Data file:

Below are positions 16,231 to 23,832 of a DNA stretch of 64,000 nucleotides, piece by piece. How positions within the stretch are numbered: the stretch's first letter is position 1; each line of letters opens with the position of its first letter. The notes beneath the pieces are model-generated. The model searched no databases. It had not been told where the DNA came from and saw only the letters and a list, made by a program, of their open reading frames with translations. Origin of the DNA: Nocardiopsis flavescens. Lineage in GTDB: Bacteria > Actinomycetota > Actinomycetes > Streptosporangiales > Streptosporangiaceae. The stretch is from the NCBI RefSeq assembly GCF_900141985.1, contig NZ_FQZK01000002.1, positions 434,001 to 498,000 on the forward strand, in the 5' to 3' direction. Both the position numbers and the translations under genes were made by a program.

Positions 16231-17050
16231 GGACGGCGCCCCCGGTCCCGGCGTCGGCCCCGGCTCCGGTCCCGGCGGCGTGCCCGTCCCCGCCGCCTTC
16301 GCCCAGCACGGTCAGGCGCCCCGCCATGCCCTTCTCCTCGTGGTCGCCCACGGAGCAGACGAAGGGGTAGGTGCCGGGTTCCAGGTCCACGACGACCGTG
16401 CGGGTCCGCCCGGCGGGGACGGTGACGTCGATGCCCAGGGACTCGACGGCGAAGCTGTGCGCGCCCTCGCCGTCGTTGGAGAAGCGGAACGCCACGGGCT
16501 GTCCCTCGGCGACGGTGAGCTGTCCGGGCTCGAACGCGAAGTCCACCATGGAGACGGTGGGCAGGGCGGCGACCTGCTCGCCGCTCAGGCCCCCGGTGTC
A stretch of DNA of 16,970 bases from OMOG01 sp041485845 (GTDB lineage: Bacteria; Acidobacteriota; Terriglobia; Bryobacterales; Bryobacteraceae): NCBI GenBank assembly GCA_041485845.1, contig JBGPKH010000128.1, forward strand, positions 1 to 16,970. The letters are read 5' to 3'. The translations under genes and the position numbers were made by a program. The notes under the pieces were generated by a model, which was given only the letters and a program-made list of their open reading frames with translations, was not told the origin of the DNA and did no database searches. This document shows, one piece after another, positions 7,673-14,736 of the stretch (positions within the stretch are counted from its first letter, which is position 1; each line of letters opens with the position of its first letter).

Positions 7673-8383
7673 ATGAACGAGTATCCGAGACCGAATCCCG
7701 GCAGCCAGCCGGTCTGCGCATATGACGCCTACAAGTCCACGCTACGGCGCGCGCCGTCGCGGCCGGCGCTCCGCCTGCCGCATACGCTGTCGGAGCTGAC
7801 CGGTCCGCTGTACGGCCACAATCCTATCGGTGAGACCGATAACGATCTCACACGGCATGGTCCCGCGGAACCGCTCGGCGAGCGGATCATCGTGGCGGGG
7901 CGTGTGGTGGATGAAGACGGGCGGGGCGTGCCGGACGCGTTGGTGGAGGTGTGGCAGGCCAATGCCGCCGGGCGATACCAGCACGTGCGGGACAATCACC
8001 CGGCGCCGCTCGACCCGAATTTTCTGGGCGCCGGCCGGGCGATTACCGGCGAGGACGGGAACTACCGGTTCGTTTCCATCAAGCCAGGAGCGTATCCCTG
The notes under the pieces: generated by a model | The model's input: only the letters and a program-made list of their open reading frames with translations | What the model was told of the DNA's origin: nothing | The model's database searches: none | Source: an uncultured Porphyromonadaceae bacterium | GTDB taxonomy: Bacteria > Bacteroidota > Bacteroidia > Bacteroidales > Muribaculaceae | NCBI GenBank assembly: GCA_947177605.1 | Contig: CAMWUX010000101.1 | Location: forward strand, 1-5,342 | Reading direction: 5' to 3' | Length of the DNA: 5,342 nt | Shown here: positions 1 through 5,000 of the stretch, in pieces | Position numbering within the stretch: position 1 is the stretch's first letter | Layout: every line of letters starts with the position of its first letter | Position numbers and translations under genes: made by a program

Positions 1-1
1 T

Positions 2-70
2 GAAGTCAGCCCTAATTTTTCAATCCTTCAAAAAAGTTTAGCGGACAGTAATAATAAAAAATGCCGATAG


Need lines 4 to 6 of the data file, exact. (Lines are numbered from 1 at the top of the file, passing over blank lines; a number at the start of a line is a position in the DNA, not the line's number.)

16301 GCCCAGCACGGTCAGGCGCCCCGCCATGCCCTTCTCCTCGTGGTCGCCCACGGAGCAGACGAAGGGGTAGGTGCCGGGTTCCAGGTCCACGACGACCGTG
16401 CGGGTCCGCCCGGCGGGGACGGTGACGTCGATGCCCAGGGACTCGACGGCGAAGCTGTGCGCGCCCTCGCCGTCGTTGGAGAAGCGGAACGCCACGGGCT
16501 GTCCCTCGGCGACGGTGAGCTGTCCGGGCTCGAACGCGAAGTCCACCATGGAGACGGTGGGCAGGGCGGCGACCTGCTCGCCGCTCAGGCCCCCGGTGTC